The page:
# Kolmogorov-Smirnov test statistic interpretation with large samples

As with almost all statistical tests in common use, the larger the sample the better the test will be at detecting even the tiniest differences. In my case I want to compare several empirical distributions and see if they are much different. Since the sample sizes of each distribution are quite large, all p-values are very small as expected (very close to zero). Also, in my analysis my aim is that the distributions are (significantly) different, but I struggle finding a way to quantify this other than this test. At the same time, just looking at the p-values doesn't seem very useful for my analysis given the large sample sizes.

Some questions I have regarding this:

• My plan is to use the KS test statistic as a 'measure' to see how different the distributions are, where a larger value would mean the distributions are more different. Does this interpretation make sense?
• From what I understand is that the KS test statistic is basically the largest difference between the two empirical cumulative distrubtion functions. Is it hence true that the test statistic ranges from 0 to 1, where 1 would be the biggest evidence for different distributions?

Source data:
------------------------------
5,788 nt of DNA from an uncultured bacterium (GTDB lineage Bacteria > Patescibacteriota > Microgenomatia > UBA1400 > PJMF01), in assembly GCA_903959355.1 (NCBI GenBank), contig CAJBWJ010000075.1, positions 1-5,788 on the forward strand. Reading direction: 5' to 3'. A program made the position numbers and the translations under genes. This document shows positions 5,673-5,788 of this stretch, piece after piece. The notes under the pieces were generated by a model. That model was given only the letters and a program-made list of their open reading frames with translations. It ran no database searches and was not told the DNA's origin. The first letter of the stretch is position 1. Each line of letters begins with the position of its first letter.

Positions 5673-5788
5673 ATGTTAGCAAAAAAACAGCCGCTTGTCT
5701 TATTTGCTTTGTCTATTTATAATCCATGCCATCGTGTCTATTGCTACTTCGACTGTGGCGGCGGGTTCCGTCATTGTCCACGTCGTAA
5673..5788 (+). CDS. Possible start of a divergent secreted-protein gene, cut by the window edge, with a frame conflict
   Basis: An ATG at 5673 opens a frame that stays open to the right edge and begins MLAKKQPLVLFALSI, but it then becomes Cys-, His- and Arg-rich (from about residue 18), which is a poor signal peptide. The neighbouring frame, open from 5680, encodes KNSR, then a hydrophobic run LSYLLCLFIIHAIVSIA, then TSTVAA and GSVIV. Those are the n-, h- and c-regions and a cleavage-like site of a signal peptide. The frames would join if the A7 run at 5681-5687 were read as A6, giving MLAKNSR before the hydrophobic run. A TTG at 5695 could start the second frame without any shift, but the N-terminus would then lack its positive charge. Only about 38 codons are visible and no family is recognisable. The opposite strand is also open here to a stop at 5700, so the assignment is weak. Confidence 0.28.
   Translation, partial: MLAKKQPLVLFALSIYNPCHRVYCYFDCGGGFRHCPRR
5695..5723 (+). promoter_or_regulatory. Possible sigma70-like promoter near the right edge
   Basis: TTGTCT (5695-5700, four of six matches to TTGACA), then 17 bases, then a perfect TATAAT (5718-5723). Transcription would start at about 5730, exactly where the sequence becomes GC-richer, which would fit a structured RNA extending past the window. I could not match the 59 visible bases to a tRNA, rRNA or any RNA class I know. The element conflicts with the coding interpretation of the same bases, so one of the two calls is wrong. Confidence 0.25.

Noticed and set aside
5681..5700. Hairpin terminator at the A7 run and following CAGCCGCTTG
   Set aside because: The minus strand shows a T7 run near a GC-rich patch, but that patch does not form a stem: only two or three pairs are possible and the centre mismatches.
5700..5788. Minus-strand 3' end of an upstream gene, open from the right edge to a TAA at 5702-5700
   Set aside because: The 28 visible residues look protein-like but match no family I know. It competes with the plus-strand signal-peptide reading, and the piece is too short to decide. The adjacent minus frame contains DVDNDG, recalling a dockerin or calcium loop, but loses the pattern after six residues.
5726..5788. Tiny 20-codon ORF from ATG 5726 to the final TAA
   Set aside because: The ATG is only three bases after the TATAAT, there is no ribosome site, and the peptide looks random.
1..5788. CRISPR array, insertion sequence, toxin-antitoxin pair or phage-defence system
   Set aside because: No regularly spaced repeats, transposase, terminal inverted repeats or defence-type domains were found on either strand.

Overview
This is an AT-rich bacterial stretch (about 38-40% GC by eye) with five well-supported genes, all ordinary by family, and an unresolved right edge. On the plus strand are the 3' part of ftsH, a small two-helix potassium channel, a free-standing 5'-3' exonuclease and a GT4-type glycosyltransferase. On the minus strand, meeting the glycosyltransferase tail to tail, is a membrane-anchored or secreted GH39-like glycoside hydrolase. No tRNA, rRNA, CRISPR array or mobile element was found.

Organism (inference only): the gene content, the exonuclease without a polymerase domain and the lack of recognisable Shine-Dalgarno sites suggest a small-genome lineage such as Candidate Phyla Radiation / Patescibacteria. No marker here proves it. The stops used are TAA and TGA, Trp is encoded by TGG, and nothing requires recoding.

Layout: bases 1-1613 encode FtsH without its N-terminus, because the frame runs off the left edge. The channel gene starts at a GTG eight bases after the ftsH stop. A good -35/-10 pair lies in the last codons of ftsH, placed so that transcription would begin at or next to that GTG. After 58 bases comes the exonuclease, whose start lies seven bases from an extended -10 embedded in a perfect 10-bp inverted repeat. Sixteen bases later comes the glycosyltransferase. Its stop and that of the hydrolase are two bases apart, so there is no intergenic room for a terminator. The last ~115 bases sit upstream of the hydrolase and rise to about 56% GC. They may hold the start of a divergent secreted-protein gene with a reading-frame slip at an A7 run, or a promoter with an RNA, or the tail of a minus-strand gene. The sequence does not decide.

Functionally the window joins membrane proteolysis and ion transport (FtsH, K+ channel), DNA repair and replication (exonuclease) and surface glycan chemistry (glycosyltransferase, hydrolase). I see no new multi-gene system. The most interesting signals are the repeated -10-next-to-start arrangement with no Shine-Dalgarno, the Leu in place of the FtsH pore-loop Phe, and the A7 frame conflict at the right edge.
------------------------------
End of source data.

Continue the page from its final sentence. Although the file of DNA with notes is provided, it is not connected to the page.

• Any other suggestions to determine the "degree of difference" between distributions, preferably using a metric/KPI, are welcome.

A related question was asked here, but my question is more focused on the KS test statistic and how I can practically use this (or not) for a "degree of difference" between distributions.

• "As with all statistical tests," - unfortunately, not all tests are necessarily consistent, including even a few in fairly wide use. We might say "almost all tests in common use". May 8, 2020 at 14:11
• Updated the question using your feedback. May 12, 2020 at 12:05
• @Glen_b-ReinstateMonica - care to give your 2 cents on this question in an answer? I have found your posts very helpful in many threads. May 16, 2020 at 10:39

About the first two bullets in your question: yes, KS test statistic can be used as a distance metric between different empiric distributions, and yes, it ranges between 0 and 1, where 0 occurs if the two ECDFs are indentical, and 1 if the two samples are completely distinct (the least value of one sample is higher than the maximum value of the other), the more the two samples are "mixed" and then hard to distinguish, the lesser KS test statistic will be.